Angels, venture capitalists, private equity firms and mutual funds all evaluate investments on the same four basic criteria. At the various stages of a company's evolution from brilliant-insight baby to billion-dollar behemoth, those investors will weigh your attributes differently.
When you pitch your company for funding, focus on these four topics:
Our strategy is sustainably differentiated. Demonstrate what's special about your company and how you'll keep that strong position. Is your offering fresh and different with a unique solution for the customer? Are your costs structurally lower or your service super fast because you invented incredible algorithms? Show that you have something different from the pack, and that is what your target market wants. Some businesses grow and thrive with execution being their main differentiator: think high-volume selling or complex logistics businesses. If execution is your pitch for why you're different, be sure your track record backs that up.
We are the right team for this endeavor. For early stage companies, the team is the most important aspect an investor considers, as your market and product may not exist yet. What unique combination of skills and experience makes your leaders the potential winners? As you scale your business, your execution will demonstrate why you're right for the job.
Our business model will make money. Money -- profits and cash flow -- are ultimately what create value. On your way to profitability, your company may become strategically valuable, and might be acquired early or IPO when public investors believe you will become profitable soon. You have to show how your business model -- the costs to acquire and serve customers -- will be profitable. Understand the margin structure of comparable companies, and show how you will track versus their paths.
Later-stage companies and investors focus on the financials. Public investors might screen almost exclusively on your financials, looking for expanding margins and profit growth. For younger companies, your target model and cash needed to break even are foremost concerns.
Related: Here Is How to Get a VC's Attention
Market size. Investors want to know that your company has plenty of room to grow. "You can't make a big company in a small market," was one of my first VC lessons. For the nascent markets startups try to create, there is no current market size, so focus on the total addressable market. TAM measures the potential annual revenue for your industry -- it is NOT an estimate of your company's potential.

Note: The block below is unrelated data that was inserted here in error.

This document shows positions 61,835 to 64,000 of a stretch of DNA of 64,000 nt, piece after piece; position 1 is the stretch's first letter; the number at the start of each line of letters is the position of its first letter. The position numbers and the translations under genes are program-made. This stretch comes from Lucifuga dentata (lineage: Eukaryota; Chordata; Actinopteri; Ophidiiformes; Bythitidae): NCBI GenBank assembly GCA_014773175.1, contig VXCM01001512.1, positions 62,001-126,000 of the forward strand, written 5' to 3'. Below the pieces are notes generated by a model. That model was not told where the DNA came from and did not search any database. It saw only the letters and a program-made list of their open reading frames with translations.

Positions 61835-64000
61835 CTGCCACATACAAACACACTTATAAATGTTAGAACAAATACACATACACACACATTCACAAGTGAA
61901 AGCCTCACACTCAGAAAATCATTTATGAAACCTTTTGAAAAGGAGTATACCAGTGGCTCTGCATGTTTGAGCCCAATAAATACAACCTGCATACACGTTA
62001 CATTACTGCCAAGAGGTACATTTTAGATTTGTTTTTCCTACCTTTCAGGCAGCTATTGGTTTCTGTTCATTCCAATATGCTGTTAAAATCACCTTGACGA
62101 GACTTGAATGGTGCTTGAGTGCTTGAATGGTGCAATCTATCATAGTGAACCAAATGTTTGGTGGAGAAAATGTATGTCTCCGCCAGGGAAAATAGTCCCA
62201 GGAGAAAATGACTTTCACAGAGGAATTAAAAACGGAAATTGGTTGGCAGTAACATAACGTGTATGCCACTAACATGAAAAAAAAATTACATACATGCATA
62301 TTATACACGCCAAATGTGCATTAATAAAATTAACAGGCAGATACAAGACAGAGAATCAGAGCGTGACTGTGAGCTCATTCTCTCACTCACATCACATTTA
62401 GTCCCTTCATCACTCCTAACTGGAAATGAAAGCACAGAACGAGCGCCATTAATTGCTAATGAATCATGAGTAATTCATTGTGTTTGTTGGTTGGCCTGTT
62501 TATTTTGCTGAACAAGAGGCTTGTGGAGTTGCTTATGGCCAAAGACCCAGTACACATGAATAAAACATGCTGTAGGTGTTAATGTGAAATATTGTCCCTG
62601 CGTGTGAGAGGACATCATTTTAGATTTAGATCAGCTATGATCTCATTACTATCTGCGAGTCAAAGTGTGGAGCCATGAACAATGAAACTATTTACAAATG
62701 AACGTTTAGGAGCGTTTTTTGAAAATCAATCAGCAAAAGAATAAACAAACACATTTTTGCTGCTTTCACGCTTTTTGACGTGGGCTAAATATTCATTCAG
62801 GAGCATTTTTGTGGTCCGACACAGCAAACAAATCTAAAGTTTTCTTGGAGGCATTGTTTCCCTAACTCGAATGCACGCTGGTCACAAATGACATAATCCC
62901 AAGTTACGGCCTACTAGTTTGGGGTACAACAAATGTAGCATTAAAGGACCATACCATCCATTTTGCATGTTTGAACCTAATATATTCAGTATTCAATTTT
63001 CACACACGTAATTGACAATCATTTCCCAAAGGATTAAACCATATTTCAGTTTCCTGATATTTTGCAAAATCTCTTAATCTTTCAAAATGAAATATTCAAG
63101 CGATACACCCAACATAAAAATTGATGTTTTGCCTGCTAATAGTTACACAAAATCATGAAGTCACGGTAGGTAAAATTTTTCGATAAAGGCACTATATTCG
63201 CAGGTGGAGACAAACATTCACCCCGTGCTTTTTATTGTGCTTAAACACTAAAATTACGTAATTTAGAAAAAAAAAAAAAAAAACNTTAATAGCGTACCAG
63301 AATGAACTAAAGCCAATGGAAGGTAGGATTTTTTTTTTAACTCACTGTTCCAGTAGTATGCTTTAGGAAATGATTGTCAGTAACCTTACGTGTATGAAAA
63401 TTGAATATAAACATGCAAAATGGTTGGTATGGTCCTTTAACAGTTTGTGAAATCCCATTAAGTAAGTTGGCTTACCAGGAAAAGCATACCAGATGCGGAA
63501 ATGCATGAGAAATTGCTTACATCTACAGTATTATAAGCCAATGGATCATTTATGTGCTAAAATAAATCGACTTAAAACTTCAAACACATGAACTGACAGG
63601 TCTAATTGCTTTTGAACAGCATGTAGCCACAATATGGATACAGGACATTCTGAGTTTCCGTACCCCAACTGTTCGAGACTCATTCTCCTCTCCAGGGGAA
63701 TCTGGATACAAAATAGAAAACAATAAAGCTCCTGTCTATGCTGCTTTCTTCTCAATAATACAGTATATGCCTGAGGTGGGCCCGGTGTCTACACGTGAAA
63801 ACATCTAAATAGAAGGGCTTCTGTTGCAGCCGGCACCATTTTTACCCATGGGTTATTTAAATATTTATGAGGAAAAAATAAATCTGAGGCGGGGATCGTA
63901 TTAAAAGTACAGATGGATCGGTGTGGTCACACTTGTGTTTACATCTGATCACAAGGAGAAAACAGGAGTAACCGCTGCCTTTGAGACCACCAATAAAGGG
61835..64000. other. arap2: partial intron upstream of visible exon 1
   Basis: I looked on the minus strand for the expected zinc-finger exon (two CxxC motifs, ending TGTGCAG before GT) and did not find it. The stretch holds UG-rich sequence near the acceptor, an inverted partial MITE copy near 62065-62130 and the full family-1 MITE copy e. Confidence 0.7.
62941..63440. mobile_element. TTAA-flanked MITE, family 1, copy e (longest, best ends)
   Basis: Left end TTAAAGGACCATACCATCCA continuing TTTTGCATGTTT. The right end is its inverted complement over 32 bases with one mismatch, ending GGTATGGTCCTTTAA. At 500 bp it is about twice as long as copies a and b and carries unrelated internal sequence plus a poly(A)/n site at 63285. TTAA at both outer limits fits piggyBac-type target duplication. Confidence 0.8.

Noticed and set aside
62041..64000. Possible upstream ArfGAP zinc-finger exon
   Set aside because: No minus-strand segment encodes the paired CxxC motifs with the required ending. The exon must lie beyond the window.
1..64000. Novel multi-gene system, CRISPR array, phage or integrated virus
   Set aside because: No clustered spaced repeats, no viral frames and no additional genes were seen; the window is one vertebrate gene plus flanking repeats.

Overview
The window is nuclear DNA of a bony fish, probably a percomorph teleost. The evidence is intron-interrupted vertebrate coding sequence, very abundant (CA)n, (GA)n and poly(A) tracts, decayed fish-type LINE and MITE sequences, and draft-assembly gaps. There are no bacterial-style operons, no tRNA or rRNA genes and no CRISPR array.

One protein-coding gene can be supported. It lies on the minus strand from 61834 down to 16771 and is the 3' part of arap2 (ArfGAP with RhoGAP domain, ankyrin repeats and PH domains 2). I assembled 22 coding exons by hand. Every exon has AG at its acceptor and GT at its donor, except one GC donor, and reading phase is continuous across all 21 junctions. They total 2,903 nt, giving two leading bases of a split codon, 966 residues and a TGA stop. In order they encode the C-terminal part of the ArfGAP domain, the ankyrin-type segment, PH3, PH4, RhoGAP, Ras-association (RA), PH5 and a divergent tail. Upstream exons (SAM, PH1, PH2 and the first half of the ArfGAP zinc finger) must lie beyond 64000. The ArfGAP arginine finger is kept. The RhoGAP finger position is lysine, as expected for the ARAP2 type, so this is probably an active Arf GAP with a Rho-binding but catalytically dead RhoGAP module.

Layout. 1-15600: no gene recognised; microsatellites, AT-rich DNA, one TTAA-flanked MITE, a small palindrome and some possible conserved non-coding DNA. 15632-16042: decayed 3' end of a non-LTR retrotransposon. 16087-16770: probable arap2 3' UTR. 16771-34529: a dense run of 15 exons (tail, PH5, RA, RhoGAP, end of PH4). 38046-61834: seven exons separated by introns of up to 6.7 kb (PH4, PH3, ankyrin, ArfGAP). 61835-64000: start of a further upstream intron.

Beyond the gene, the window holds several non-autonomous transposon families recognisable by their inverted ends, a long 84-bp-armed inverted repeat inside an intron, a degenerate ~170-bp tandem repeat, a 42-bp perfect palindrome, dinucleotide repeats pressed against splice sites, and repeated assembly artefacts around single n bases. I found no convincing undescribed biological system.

Markets can be sized "bottoms up" or "tops down." Try both methods to check if your assumptions are reasonable. Typically, tops down-sizing crudely estimates a market by analogy or relative sizing, e.g., "Product X is a management solution for customers using technology Y. Technology Y is a $1 billion annual market, and an add-on management solution deserves 20 percent of the core target spend, so the TAM for Product X is $200 million."
Here's how Scale Venture Partners created a bottom's up TAM to assess our investment in online marketing company Omniture: We counted websites by traffic volume, assigned an annual revenue potential to each size category and added it all up to over $1 billion a year of annual addressable spend. This work was done when Omniture had only a few hundred customers, not the many thousands of potential clients we counted in our TAM.
As a long-time venture investor, and previously the head of investor relations for two public companies, these four factors are the pillars of successful pitches -- and investment decisions. Clearly communicate your company's market, strategy, model and people, and you'll be speaking your investors' language.
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